A nerve block is a surgical or nonsurgical treatment modality that seeks to produce an anesthetic pain relief effect by blocking nerves from relaying pain signals to the brain. Nonsurgical nerve blocks involve injections of an anesthetic medication around a targeted nerve or a bundle of nerves. The anesthetic prevents the targeted nerves from relaying pain impulses to the central nervous system (CNS), leading to a significant reduction in pain. Rather than feeling pain, the part of your body serviced by the targeted nerve will feel numb or you might even feel a “pins and needles” sensation. Surgical nerve blocks require a surgeon to physically cut or destroy a targeted nerve in order to prevent it from relaying pain impulses to the central nervous system. A nonsurgical nerve block can last anywhere from 12 to 36 hours, depending on the type of anesthetic used and the dose delivered; surgical nerve blocks, on the other hand, may be permanent depending on whether or not the nerve is able to repair itself.
A nerve block can be used to block pain signals from being transmitted by a wide variety of nerves and/or nerve bundles. Nerve blocks can be used to prevent or control pain caused by surgery, arthritis, headaches, phantom pain following amputation, and accidents or trauma. Your physician will decide which nerve to treat based on the location and severity of your pain. Some common examples of nerve blocks used by Pain Consultants of West Florida include:
- Occipital Nerve Block – the occipital nerve originates near the second or third vertebrae of the cervical spine. An occipital nerve block can be used to treat pain caused by headaches and/or trauma to the cervical spine that generates an occipital nerve impingement.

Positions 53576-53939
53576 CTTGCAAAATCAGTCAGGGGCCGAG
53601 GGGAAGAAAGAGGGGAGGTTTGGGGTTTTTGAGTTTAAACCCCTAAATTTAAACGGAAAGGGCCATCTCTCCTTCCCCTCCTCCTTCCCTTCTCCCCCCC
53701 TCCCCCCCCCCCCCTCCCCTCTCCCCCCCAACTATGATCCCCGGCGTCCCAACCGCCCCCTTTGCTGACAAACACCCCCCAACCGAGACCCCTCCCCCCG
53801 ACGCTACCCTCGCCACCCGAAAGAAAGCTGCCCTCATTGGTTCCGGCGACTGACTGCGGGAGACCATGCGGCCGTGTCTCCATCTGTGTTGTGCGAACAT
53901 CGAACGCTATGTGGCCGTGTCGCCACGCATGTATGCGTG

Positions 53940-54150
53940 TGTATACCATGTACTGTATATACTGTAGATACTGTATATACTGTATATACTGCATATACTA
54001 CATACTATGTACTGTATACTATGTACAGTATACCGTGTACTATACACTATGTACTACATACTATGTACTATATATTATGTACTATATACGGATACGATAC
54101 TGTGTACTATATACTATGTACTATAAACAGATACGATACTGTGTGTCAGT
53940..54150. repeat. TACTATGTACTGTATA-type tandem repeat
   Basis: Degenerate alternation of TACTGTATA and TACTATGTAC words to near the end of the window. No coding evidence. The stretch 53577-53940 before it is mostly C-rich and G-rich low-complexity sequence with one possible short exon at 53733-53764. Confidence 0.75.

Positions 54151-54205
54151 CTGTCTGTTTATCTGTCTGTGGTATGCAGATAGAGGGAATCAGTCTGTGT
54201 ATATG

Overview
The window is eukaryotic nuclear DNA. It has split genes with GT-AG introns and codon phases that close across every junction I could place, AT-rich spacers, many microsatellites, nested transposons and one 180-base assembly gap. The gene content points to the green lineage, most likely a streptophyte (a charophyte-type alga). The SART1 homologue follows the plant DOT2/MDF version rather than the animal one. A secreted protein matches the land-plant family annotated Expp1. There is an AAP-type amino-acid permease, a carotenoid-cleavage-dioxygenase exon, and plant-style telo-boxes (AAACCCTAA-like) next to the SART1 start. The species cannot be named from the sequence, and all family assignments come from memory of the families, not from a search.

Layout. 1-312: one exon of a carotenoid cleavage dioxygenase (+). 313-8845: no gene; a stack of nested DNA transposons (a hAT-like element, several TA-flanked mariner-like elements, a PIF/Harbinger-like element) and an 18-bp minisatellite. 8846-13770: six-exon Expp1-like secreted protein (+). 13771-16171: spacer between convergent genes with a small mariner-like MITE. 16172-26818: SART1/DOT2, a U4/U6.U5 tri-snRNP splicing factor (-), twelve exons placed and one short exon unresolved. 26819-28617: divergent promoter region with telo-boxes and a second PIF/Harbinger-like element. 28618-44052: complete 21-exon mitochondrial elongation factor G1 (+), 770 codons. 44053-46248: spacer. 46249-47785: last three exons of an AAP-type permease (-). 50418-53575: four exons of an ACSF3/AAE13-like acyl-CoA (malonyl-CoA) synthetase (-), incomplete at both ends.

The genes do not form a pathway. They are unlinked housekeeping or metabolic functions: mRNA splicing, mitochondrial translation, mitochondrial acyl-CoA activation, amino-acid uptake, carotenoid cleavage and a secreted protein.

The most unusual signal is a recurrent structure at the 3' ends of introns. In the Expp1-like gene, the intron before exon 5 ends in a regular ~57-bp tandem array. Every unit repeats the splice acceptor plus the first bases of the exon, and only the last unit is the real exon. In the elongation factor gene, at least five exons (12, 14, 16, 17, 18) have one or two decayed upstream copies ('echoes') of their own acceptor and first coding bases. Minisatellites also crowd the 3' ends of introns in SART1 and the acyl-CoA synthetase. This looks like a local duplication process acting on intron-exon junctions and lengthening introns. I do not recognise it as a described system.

- Brachial Plexus Nerve Block- the brachial plexus is a group of nerves located in the neck and continue down the arm. They are responsible for sending signals to your shoulders, arms, and hands. A brachial plexus block is a regional anesthesia technique that may be used to block sensation and the ability to move in the upper extremities.
- Axillary Nerve Block – the axillary nerve is responsible for relaying pain signals from the arm and hand to the central nervous system. Blocks of this nerve can be used during recovery from surgery, or to treat pain in the arm and hand.
- Ulnar Nerve Block – the ulnar nerve is responsible for relaying pain signals from the wrist to the central nervous system. A block of this nerve can be used to control and eliminate pain in the wrist and hand. They are typically administered in conjunction with a carpal tunnel (median) nerve block.
- Carpal Tunnel (Median) Nerve Block – the carpal tunnel (median) nerve is responsible for relaying sensory information from the hand and wrist to the central nervous system. They are often used in conjunction with an ulnar nerve block.
- Suprascapular Nerve Block – the suprascapular nerve is responsible for relaying sensory information from the shoulder joint to the central nervous system. Blocks of this nerve can be used to provide relief from shoulder pain, whether it is acute or chronic. These blocks are generally used in combination with an axillary nerve block to provide total pain relief to the shoulder and upper arm.
- Sympathetic Nerve Block – sympathetic nerves are those nerves that make up the sympathetic nervous system, which controls involuntary bodily functions. These nerves are found in bundles of nerves called ganglions near the spine. A sympathetic nerve block can be used to treat pain in the neck, back and lower body.
- Genicular Nerve Block – the genicular nerve is responsible for carrying pain signals from the knee to the central nervous system. The pain relief will only last as long as the anesthetic, so genicular nerve blocks are generally used as a diagnostic tool to determine whether or not a radiofrequency ablation will provide long-term pain relief.
- Saphenous Nerve Block – the saphenous nerve is responsible for carrying pain signals from the leg to the central nervous system. Similar to the genicular nerve block, these procedures are generally used as diagnostic tools to determine whether or not a more permanent nerve block will be successful in controlling a patient’s pain.